A Taste of Mindcamp (On Privilege)

Tim Hurson Random 0 Comments

This is one of a series of posts profiling a few of the 100+ hours of Mindcamp programs you can attend this summer. For more on this and other programs, go to: Mindcamp Sessions.

Check Your Privilege

Facilitating with an awareness of who’s in the room

© sangoiri / 123RF Stock Photo

Creativity is what happens when you connect the disconnected. That applies to people as well as ideas. Creative teams are better when diverse perspectives pull and push on what’s possible.

Social, emotional, and cultural barriers can lock useful perspectives out of the conversation. People who easily drive the conversation often benefit from unnamed privileges — education and language — as well as more obvious ones like race and gender.

Successful facilitation requires creating open spaces that encourage and embrace new voices. This workshop will provide you with the insights and tools to go beyond tokenism, develop trust, and welcome all your participants as collaborators in co-creating the future.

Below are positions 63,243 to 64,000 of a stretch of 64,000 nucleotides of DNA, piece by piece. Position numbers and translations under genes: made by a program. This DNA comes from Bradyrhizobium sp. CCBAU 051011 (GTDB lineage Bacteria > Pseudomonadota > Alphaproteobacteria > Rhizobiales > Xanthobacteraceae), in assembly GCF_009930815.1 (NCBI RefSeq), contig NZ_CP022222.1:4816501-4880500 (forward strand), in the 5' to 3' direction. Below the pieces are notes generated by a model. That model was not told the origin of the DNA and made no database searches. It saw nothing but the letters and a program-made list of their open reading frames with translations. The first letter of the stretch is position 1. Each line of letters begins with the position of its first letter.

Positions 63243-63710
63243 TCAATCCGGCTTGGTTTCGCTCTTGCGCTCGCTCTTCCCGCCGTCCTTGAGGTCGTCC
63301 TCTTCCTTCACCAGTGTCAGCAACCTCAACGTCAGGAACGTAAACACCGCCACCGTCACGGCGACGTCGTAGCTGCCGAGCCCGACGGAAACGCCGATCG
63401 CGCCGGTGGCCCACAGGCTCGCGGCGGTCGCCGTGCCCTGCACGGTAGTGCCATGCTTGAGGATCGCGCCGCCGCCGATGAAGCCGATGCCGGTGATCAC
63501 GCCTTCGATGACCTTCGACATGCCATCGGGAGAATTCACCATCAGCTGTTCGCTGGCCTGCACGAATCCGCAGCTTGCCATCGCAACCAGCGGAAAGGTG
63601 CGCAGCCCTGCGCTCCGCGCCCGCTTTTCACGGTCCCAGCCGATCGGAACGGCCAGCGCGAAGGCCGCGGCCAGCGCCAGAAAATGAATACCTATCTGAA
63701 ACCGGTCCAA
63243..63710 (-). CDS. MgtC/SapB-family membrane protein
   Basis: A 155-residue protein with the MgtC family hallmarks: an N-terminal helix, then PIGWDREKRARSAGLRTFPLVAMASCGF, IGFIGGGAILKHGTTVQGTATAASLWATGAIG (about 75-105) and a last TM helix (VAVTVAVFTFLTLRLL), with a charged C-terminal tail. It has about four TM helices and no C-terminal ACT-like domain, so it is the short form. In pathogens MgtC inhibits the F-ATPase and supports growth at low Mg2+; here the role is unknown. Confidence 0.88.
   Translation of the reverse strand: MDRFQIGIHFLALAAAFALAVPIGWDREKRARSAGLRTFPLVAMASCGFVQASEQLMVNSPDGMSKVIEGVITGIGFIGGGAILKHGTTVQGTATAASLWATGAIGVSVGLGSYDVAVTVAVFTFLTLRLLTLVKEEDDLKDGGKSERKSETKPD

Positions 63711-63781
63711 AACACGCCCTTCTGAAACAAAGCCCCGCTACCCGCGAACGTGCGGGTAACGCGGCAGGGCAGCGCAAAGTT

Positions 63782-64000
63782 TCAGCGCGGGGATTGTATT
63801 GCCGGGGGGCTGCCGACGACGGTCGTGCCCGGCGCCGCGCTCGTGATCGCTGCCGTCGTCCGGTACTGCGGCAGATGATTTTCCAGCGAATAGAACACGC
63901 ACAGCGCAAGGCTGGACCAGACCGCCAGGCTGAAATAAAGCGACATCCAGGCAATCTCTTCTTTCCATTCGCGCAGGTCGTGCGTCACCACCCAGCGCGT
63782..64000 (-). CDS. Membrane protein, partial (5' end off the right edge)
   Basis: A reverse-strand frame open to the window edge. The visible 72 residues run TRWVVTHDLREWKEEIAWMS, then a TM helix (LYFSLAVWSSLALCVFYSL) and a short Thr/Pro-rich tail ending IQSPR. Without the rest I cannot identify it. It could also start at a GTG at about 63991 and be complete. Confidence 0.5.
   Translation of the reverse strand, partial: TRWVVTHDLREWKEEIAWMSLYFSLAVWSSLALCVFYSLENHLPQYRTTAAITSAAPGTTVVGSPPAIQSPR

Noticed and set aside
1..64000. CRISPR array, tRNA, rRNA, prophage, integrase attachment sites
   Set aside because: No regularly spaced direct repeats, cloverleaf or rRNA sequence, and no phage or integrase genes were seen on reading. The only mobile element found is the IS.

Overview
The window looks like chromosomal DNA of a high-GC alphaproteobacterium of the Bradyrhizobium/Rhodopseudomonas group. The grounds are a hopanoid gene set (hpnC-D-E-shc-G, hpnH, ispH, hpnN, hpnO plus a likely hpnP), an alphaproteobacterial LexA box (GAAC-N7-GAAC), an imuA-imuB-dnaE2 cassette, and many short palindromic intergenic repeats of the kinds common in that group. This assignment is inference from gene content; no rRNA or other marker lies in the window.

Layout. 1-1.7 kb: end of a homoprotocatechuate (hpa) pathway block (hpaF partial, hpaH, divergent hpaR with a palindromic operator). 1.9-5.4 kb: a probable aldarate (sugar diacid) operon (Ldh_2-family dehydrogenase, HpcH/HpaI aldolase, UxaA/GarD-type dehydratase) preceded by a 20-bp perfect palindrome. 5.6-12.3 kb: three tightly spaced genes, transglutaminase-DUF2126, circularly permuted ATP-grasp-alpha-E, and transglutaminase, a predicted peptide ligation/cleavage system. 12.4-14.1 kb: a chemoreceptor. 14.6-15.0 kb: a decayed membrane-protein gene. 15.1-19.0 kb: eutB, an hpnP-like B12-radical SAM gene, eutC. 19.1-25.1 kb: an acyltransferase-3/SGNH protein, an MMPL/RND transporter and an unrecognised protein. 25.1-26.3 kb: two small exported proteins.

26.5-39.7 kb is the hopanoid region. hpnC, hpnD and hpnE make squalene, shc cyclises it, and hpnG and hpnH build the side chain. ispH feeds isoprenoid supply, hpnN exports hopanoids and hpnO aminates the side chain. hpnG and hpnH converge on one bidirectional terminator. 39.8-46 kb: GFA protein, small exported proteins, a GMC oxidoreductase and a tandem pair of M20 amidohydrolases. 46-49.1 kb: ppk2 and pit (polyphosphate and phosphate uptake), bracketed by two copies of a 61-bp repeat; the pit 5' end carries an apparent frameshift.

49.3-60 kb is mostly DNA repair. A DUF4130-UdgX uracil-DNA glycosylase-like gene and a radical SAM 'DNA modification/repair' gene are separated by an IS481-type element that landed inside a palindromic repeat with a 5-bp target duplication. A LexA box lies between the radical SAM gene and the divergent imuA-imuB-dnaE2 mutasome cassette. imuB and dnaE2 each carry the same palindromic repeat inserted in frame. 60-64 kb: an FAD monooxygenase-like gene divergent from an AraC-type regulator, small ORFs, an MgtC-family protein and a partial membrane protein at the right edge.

The Skinny: 3 things you will get from this session

  • A better sense of the privileges you carry with you in your work and life
  • A process for inviting diverse voices into a creative process
  • Strategies for making a safer, more productively creative space

Denise Pinto is a writer, urbanist, and creative strategist. She has delivered keynote lectures in Vienna, Hong Kong, and Chicago on the importance of connected communities. She is the recipient of a Medal of Excellence from the Royal Architectural Institute of Canada, and in 2016, she was named a Vital Person by the Toronto Foundation. She sits on several non-profit boards and is working on her first novel.


Born and raised in Toronto, Robert Wakulat developed an appreciation for the challenges facing small businesses by packaging nails and selling fertilizer in his father’s hardware store. He has taught English in Japan and interned with Journalists for Human Rights in Ghana. He now practices law in the city of his roots and enjoys helping entrepreneurs, community groups and individuals become active participants in the province’s emerging social enterprise sector.

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